The Ridges Trail in Athens, Ohio

What’s referred to as The Ridges is over 1000 acres of land owned by the Ohio University in Athens, Ohio. The university makes use of a number of buildings on this land to house administrative offices, an art gallery and an art museum, among other things. In addition the Ohio University has allowed non-profit organizations to develop a number of trail through the area. Among them are the Ridges Trail, the Athens Trail, the Ridges Cemetery Nature Walk, and the River Valley Nature Trail. Today I’ll be focusing on the Ridges Trail which leads to Athens’ highest point, Radar Hill. I’ll also briefly touch on the Ridges Cemetery Nature Walk. In a previous article on Strouds Run and Sells Park, we discussed hiking a different portion of the Athens Trail.

View from Radar Hill, the highest point in Athens.





This area was named The Ridges as a result of a naming contest in 1984. As you can see from the embedded terrain map below, it is a very apt name. The trail (shown as red lines) follows the ridgeline of this hills in this area.

Screenshot of the GPS trace of our hike; you can also view it on Google Maps.

We didn’t hike the Ridges Cemetery Nature Walk, but if you look at the map above, there are three purple markers showing the locations of the cemeteries. The Nature Walk leads from one to the next following the low areas.

The Dairy Barn

As you are driving to the parking area, you’ll pass the Dairy Barn; it was constructed in 1914 and has been re-purposed by the Ohio University to house the Dairy Barn Arts Center.

The architecture of the Dairy Barn shows signs of Colonial Revival influences.

Dairy Barn showing details of end wall.

Trail juncture

Below is a photo taken from the Ridges Trail looking back at the parking area. If I wanted to follow the Ridges Cemetery Nature Walk, that trail is to the left of the parking area and descends into a hollow.

Parking lot for both the Ridges Trail and the Ridges Cemetery Nature Walk.

This sign is just beyond the parking area. “Nature Walk” is short for the “Ridges Cemetery Nature Walk.”

Trailhead for the Ridges Cemetery Nature Walk; as you can see it descends into the hollow.

Ridges Trail

This is a Y-shaped trail. From the parking area we followed the trail along the ridgeline until it forked. We took the left (westward) fork which led to Radar Hill. After climbing to the top of the hill, we could have continued onward to the northwest on the Athens Trail or to the northeast on a connecting path that leads to the River Valley Nature Trail. Since we just wanted to explore the Ridges Trail during this visit, we retraced our path back to the fork and took the other branch of the Ridges Trail. I believe this branch goes eastward the whole way to the water tower. We turned back before making it to the tower and retraced our steps back to the car. Our round-trip hike was about 2.5 miles. Since the trail is wide with gentle slopes, it made for a very easy hike.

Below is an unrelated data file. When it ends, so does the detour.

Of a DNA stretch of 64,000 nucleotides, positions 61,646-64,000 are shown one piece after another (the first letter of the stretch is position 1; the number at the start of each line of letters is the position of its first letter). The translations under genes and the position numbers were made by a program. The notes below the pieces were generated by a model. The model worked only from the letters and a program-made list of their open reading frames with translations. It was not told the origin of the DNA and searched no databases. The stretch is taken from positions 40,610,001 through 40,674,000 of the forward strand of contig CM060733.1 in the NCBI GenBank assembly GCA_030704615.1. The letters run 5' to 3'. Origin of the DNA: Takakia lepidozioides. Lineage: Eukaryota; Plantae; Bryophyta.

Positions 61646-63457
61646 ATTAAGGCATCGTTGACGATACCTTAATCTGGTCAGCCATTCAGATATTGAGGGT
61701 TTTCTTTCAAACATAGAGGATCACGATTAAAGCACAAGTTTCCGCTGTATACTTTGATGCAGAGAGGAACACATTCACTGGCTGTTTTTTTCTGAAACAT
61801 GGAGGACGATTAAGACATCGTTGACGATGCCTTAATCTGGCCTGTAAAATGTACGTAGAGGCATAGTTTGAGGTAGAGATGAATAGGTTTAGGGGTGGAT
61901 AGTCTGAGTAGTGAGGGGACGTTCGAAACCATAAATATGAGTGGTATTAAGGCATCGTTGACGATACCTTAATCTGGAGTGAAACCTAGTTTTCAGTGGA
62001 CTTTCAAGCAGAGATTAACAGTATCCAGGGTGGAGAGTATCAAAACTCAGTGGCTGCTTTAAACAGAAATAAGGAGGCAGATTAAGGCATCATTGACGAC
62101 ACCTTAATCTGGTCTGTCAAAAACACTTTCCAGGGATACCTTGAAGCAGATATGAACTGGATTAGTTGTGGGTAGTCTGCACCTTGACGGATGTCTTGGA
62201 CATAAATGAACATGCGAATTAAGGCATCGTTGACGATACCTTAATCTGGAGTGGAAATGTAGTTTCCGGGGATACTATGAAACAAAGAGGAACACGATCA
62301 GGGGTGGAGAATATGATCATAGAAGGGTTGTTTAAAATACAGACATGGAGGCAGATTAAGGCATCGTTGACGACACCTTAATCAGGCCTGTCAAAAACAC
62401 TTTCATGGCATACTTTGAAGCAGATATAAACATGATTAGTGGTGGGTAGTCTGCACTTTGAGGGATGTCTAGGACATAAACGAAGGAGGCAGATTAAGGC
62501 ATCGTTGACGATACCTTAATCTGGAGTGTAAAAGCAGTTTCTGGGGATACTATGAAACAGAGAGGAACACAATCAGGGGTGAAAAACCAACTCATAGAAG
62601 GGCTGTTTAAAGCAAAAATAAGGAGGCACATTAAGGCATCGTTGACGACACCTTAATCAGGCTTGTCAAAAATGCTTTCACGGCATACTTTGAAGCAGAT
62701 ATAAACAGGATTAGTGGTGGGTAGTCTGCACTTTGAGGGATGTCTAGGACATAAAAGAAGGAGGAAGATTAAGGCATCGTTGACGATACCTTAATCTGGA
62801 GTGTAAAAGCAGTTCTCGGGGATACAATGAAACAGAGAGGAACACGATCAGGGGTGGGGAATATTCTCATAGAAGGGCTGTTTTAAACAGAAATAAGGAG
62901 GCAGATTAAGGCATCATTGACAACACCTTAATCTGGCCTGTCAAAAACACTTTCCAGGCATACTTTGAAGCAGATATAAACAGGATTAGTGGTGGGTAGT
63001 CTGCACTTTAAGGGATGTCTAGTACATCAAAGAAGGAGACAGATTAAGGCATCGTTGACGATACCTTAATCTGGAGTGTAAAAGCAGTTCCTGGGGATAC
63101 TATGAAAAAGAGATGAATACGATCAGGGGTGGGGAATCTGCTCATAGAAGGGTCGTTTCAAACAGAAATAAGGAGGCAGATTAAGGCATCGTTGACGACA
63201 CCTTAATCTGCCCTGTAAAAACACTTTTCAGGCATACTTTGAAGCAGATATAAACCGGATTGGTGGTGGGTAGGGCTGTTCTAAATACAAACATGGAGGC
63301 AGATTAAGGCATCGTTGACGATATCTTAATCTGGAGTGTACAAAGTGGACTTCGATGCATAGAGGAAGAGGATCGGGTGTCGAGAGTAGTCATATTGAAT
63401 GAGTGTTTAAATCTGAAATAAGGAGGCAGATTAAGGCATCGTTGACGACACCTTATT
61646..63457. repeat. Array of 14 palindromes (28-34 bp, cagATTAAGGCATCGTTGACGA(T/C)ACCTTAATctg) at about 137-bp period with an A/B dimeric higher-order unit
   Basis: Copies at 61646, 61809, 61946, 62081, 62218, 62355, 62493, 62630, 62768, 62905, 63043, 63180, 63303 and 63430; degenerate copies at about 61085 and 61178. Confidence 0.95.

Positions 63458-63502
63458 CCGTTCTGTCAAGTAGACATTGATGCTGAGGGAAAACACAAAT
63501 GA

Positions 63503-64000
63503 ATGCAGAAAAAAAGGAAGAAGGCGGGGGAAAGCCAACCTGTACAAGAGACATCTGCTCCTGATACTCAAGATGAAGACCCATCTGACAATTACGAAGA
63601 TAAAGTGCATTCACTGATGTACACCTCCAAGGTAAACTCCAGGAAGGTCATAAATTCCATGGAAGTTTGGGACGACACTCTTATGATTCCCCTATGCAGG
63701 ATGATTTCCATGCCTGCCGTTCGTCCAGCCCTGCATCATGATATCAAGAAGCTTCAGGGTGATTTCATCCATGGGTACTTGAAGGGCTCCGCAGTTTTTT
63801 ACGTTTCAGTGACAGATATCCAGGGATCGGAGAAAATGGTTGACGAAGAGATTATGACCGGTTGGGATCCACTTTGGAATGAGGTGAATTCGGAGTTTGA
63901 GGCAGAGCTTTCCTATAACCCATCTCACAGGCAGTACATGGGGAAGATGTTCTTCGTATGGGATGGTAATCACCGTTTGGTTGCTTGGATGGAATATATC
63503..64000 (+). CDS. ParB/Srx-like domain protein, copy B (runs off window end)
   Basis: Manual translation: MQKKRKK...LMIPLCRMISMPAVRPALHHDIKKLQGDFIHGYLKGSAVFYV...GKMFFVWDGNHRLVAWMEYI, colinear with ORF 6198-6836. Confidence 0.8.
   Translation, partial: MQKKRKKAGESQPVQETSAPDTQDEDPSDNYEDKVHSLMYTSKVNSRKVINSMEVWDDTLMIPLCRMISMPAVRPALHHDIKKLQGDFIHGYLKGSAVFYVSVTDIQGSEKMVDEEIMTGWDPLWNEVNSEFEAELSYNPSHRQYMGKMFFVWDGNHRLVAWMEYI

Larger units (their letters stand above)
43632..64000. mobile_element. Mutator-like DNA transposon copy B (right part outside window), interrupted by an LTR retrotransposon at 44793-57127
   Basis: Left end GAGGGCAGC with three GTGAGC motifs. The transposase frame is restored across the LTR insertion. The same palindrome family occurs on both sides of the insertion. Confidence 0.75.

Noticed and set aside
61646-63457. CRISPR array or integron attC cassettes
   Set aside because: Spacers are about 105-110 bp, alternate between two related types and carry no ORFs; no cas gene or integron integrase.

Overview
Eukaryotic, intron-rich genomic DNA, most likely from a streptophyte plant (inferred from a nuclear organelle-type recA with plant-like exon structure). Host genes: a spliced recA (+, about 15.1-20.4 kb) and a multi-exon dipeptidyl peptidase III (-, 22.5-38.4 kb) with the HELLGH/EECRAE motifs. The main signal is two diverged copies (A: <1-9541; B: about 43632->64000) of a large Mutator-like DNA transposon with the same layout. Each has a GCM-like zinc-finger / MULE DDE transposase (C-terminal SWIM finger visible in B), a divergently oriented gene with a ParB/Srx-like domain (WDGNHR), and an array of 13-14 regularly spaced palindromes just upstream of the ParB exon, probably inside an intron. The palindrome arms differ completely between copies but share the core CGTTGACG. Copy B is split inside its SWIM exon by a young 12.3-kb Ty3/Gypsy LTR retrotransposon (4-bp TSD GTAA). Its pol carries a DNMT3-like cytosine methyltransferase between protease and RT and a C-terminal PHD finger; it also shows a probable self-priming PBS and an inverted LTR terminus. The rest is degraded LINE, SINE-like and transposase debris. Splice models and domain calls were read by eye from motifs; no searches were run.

Starting out; this road (not used by motorists) is the trail.

There was a sign at the parking lot that identified this land as the “Ohio University Ridges Land Lab Nature Preserve and Scientific Research Area”. As we started our hike in the photo above, we could see the tops of some university buildings. Occasionally we saw some small, cultivated plots of land in areas to the side of the trail. This is all part of the Land Lab research, and its important to remember to stay on the trail and not enter any of the cultivated plots.

Most of the trail was unshaded like this.

Hay alongside the trail

View to the side of the trail

The fields next to the trail were perfect for spotting butterflies.

Monarch butterfly

Orange sulphur butterfly

I also was able to discover some new-to-me species of dragonflies. If you’re interested, I have been cataloging dragonfly species as I come across them here.

Swift river cruiser (Macromia illinoiensis subspecies illinoiensis)

Banded Pennant (Celithemis fasciata), female

And the above critters naturally attracted insect-eating birds like the Eastern Kingbird pictured below.

Eastern Kingbird

We also saw Turkey Vultures sunning themselves on some cell towers (for more on these birds, check out our earlier article on Turkey Vultures and Black Vultures).

Turkey vultures on celltower

Since most of the trail was surrounded by grassy fields, you might want to consider wearing sunscreen or a hat if you decide to hike here. However there were the occasional stand of trees like those below.

Approaching a stand of trees

Radar Hill

The U.S. Army built a defense radar station on this hill during WWII. After the war it became a research facility that was used both by the U.S. Air Force and Ohio University (OU). Additional technology was installed in the facilities on the hill. In the early 1960s OU was awarded a contract by NASA to do research on the lunar surface in preparation for the Apollo moon mission later that decade. OU made history in 1966 by becoming the first non-governmental body to own and operate a satellite tracking facility. However the glory days of Radar Hill were soon to come to an end. Continued advances made the technology on Radar Hill seem more and more dated. By 1969 OU’s engineering department moved out of the Radar Hill facilities. Eventually the buildings were razed and now the hill is a favorite hiking destination. Since Radar Hill is the highest point in Athens, it affords a great view of the surrounding area (the view is depicted in the topmost photo of this article).

Approaching Radar Hill

On top of Radar Hill

There is a mown connector path leaving eastward from Radar Hill. It eventually reaches the River Valley Nature Trail. However if you follow it for just a short ways, you can stop and get a nice view of Athens.

Beginning of the connector path to the River Valley Nature Trail.

A telescopic view of Athens and OU from the connector path.

The Athens Lunatic Asylum

As I mentioned earlier, the name of this area, “The Ridges,” was the winning entry in a naming contest. The original name for this place was the “Athens Lunatic Asylum.” In 1868 this institution was founded to provide compassionate care for the mentally ill. The surrounding grounds encompassed 141 acres at first, but the institution gradually acquired more land. Much of that land was dedicated to farming, and the residents contributed their labor because productive work was considered to be therapeutic at the time. The farming also defrayed some of the costs of keeping the institution running, but it never reached the point of making the institution self-sustaining.